For all the talk about the evils of the news and social media, I don’t see a lot of people talking about better alternatives. I quit social media years ago and blocked all the major news sites on my computer, yet I find that I’m better informed than most people chasing the latest updates. With a little planning, some neat tools and a smidgen of discipline you can do exactly the same thing.
Stop Watching the News
The first step is to unplug the news. Not surprisingly, the world isn’t going to end if you aren’t the first to know everything. A lot of ink has been spilled on this topic, so I won’t belabor the point.
The news is stilted: a million mediocre to great things happen for every bad thing. Life is insanely wonderful. My parents’ generation worried about getting polio and having to fight in Vietnam.
Watching the news and scrolling through social media leaves you feeling on edge, in crisis and that everybody else is doing better than you.
For a more detailed look, check out Ryan Holiday’s denunciation of the news or the growing concerns linking social media to depression in teens. Consider that you probably consume more information than you need and start thinking about what you could cut out.
The Elimination Diet
Time for the painful part: as far as possible get rid of all of your information consumption, especially aimlessly searching for non-specific news. How this actually works out is going to be highly individual. I deleted Facebook and blocked nearly every new site on my computer. For the daring, modifying the /etc/hosts file works; apps like SelfControl also do the trick.
Use this phase to figure out what you actually need rather than what you do out of habit and boredom. You might not be able to find local music gigs without Facebook or need to follow certain news stories for work. Make a note of these cases and figure out a workaround. For those times when you are just bored, have an eBook or something to read on hand.
Fine Tuning Your Block List
Blocking everything isn’t a long-term solution for most people. After a few weeks to a month of experimentation I reintroduced precisely that which I needed. The dopamine-hit sites like Facebook and up-to-the-minute news updates are still gone.
I craved in-depth analysis, finding out about new trends and photo sharing. Once I knew what I actually needed, it was possible to figure how to get that without the stuff I didn’t want.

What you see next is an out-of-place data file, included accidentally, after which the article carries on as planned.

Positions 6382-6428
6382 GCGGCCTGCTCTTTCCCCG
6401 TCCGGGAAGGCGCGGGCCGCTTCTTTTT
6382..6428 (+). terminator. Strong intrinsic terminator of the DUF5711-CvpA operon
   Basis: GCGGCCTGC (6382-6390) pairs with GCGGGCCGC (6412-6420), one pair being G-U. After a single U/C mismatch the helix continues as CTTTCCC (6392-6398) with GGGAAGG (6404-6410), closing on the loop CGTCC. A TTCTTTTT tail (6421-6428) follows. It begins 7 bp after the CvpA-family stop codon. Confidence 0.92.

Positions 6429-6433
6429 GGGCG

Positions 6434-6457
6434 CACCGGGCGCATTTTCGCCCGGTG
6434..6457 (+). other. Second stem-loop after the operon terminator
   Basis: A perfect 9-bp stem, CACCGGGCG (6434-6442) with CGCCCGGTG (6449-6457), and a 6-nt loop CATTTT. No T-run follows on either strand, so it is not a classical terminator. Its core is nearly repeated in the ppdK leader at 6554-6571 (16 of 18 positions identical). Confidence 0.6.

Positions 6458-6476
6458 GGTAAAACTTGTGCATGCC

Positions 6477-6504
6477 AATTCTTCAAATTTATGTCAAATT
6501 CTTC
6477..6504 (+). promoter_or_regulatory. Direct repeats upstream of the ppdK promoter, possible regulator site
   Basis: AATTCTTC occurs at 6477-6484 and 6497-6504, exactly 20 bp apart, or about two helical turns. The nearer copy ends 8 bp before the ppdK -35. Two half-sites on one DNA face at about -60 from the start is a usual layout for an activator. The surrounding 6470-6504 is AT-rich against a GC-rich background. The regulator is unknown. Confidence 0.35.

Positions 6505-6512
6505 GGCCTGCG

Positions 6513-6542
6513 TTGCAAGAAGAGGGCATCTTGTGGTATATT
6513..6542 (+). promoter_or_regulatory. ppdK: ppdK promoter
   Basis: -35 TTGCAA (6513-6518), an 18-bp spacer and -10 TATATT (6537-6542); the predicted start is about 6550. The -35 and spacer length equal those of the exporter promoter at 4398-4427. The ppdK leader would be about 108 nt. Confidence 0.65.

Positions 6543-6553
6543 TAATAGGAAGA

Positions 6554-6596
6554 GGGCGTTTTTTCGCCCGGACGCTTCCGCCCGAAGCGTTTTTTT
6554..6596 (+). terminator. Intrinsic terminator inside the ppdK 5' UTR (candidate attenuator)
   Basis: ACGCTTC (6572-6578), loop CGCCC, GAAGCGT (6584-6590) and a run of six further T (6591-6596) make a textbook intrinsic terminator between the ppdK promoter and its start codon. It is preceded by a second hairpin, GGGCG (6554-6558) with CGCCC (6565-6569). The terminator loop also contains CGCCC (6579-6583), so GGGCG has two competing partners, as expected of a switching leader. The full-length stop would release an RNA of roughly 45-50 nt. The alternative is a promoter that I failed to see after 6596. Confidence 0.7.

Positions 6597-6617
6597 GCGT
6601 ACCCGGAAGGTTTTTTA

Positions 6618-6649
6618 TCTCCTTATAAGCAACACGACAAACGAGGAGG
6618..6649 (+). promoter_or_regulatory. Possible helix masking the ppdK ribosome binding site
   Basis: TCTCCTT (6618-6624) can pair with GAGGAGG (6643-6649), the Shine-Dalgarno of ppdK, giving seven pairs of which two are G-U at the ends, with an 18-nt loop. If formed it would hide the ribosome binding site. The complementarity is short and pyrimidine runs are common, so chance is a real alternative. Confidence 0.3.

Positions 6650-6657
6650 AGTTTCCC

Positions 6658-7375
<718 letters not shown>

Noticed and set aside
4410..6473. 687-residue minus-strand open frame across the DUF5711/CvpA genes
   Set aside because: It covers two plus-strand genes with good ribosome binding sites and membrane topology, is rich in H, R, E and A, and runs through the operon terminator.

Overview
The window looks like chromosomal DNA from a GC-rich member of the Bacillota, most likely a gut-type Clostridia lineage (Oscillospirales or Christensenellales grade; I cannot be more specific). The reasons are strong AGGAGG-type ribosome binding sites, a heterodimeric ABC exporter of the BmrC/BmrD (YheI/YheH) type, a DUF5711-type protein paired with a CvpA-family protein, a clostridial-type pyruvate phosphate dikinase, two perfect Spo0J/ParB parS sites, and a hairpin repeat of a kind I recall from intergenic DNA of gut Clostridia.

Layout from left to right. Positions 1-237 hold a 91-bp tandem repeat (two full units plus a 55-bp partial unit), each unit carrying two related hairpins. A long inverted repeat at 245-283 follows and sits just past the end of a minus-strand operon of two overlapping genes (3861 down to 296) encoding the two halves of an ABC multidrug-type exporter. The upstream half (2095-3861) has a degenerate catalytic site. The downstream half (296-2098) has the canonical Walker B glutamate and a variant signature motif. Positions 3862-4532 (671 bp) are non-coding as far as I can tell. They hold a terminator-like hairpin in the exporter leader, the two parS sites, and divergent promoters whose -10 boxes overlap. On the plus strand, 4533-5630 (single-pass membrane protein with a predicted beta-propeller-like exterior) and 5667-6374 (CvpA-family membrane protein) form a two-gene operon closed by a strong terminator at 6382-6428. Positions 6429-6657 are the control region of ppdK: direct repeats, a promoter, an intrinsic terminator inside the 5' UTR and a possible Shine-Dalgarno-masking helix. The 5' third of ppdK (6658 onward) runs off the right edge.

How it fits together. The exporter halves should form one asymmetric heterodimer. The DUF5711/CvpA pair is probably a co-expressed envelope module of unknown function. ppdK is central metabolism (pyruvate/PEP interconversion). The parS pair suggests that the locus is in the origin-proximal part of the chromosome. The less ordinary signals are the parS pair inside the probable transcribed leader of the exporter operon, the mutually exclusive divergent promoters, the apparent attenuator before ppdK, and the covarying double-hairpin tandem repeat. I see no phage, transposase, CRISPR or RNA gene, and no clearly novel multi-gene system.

My ‘Forever’ Solution
Email subscriptions and Pocket are how I stay away from mindless surfing. Most major blogs and news sites have an email list. I created a separate alias for these sites — if you have gmail, add ‘+reading’ between your address and @gmail.com. Set up a filter so anything sent to your reading alias ends up in a separate filter without hitting your inbox so you won’t get any notifications.
Most mornings I take about 15 minutes to go through my reading folder. All of these sites are still blocked on my computer, if I want to read beyond what’s in the email I add the link to my Pocket. When I read something via Pocket, it’s much harder to get distracted in an endless cycle of related story links and comments. I can read the most interesting stories on the subway or when I’m standing in line somewhere.
I get a daily digest from the New York Times and a weekly digest from the Economist. On top of this, I follow around 5 blogs at any given time. I never get any more breaking news nor the sense of alarm that goes with it.
The thing I missed most from Facebook was photo sharing. This was easy enough to solve: Flickr for public photos, Google Photos for albums I want to share with a smaller circle.
The one procrastination tool that I let myself keep was Hacker News. The discussion is intelligent and informative without partisan politics.
For the most part, this setup should work by substituting whatever news outlets you prefer, various subreddits or other forums.
Life without Social Media and Constant News
I don’t do this out of some disdain for plebeian entertainment. The constant drip of information lowered my quality of life. It’s been about a year since I’ve gotten my system to its current state, and I’m satisfied with the results.
I spend a lot more time talking to people over video chat. I’d rather talk to a smaller circle of friends a few times a month instead of seeing random updates on a daily basis. Quality vs. quantity.
Most of the people who tell me that I’m missing important news don’t realize that much of their ‘news’ consumption is just reading about the tweets of a reality TV host. Headline news doesn’t give you the insight that reading, the Economist does.
In the end, I save a ton of time. When I actually want to relax, I have a fun conversation with a friend, a calm dinner or read a good book. That sure beats a slurry of #fakeNews and cat pictures.
A writer for the New York Times worked out a similar system focusing on only print news. His results were much the same as mine: less stress, much less time spent on news while being considerably better informed. Cal Newport also professes a digital minimalism. I don’t think there’s a single solution for everybody, but it’s nigh time we all start using our technology more consciously.